Ohio

Mandatory Minimum Sentence
Medical Marijuana
Drugged Driving
Decriminalization

Laws, Limits and Penalties

Offense Penalty Incarceration   Max. Fine  
Possession
Less than 100 g Misdemeanor N/A $ 150
100 - 200 g Misdemeanor 30 days $ 250
200 - 1,000 g Felony 1 year $ 2,500
1,000 - 20,000 g Felony 1 - 5 years $ 10,000
20,000 - 40,000 g Felony 5* - 8 years $ 15,000
More than 40,000 g Felony 8 years* $ 20,000
* Mandatory minimum sentence
Sale/Distribution/Trafficking
A gift of 20 g or less (first offense) Misdemeanor N/A $ 150
A gift of 20 g or less (second offense) Misdemeanor 60 days $ 500
Less than 200 g Felony 1 year $ 2,500
200 - 1,000 g Felony 18 months $ 2,500
1,000 - 20,000 g Felony 1 - 5 years $ 10,000
20,000 - 40,000 g Felony 5* - 8 years $ 15,000
More than 40,000 g Felony 8 years* $ 20,000
To a minor, within 1000 feet of a school, within 100 feet of a juvenile, or by one who has a previous drug conviction will increase the term of imprisonment and the fine.
* Mandatory minimum sentence
Cultivation
See Possession
Hash & Concentrates
Possession of less than 5g/1g (solid/liquid) Misdemeanor N/A $ 150
Possession of 5g/1g - 10g/2g (solid/liquid) Misdemeanor 30 days $ 250
Possession of 10g/2g - 50g/10g (solid/liquid) Felony 1 year $ 2,500
Possession of 50g/10g - 1,000g/200g (solid/liquid) Felony 3 years $ 10,000
Possession of 1,000g/200g (solid/liquid) or more Felony 8 years $ 15,000
Selling less than 10g/2g (solid/liquid) Felony 1 year $ 2,500
Selling 10g/2g - 50g/10g (solid/liquid) Felony 18 months $ 5,000
Selling 50g/10g - 1,000g/200g (solid/liquid) Felony 3 years $ 10,000
Selling 1,000g/200g (solid/liquid) or more Felony 8 years $ 15,000
Manufacture Felony 8 years $ 15,000
Paraphernalia
Possession of paraphernalia Misdemeanor N/A $ 150
Sale of paraphernalia Misdemeanor 90 days $ 750
Miscellaneous
Any drug conviction (including a paraphernalia conviction) may result in a driver's license suspension for a period of 6 months - 5 years.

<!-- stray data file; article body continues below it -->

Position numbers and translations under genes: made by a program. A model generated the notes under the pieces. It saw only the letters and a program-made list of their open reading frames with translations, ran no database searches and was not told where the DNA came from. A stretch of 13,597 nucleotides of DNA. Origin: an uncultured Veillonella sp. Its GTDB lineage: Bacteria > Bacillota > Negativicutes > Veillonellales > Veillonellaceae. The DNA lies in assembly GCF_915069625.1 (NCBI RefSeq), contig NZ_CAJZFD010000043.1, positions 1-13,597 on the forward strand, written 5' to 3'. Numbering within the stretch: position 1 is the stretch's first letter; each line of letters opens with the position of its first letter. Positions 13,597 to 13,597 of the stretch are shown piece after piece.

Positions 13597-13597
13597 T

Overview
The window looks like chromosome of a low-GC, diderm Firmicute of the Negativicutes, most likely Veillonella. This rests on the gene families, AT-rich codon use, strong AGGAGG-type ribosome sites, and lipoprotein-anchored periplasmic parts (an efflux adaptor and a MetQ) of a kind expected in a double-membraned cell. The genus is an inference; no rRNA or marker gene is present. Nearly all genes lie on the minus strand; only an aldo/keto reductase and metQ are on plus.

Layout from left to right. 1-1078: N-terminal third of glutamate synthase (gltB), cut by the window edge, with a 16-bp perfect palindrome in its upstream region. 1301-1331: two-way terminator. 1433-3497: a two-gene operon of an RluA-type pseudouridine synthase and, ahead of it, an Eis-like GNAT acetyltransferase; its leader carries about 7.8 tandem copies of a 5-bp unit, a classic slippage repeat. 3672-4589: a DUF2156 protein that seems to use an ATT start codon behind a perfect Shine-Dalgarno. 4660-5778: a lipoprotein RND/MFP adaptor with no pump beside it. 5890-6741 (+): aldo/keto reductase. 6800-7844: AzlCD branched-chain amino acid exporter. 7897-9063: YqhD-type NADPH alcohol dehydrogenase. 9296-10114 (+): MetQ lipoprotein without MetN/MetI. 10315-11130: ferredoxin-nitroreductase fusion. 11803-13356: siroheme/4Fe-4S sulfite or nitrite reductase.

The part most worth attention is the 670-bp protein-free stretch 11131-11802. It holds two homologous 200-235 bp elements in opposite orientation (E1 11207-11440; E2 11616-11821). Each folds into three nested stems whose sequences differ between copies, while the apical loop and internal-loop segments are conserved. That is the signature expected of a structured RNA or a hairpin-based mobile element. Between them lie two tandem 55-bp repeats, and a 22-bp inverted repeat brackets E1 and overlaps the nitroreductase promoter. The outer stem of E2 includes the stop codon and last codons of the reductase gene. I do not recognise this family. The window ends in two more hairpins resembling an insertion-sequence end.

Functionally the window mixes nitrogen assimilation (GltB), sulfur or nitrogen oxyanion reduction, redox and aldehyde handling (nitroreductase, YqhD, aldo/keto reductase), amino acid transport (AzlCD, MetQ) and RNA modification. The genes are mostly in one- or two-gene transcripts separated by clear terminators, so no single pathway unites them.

Details

Conditional Release

The state allows conditional release or alternative or diversion sentencing for people facing their first prosecutions. Usually, conditional release lets a person opt for probation rather than trial. After successfully completing probation, the individual's criminal record does not reflect the charge.

Decriminalization

The state has decriminalized marijuana to some degree. Typically, decriminalization means no prison time or criminal record for first-time possession of a small amount for personal consumption. The conduct is treated like a minor traffic violation.

Drugged Driving

This state has a per se drugged driving law enacted. In their strictest form, these laws forbid drivers from operating a motor vehicle if they have a detectable level of an illicit drug or drug metabolite (i.e., compounds produced from chemical changes of a drug in the body, but not necessarily psychoactive themselves) present in their bodily fluids above a specific, state-imposed threshold.

Mandatory Minimum Sentence

When someone is convicted of an offense punishable by a mandatory minimum sentence, the judge must sentence the defendant to the mandatory minimum sentence or to a higher sentence. The judge has no power to sentence the defendant to less time than the mandatory minimum. A prisoner serving an MMS for a federal offense and for most state offenses will not be eligible for parole. Even peaceful marijuana smokers sentenced to "life MMS" must serve a life sentence with no chance of parole.

Medical Marijuana

This state has medical marijuana laws enacted. Modern research suggests that cannabis is a valuable aid in the treatment of a wide range of clinical applications. These include pain relief, nausea, spasticity, glaucoma, and movement disorders. Marijuana is also a powerful appetite stimulant and emerging research suggests that marijuana's medicinal properties may protect the body against some types of malignant tumors, and are neuroprotective.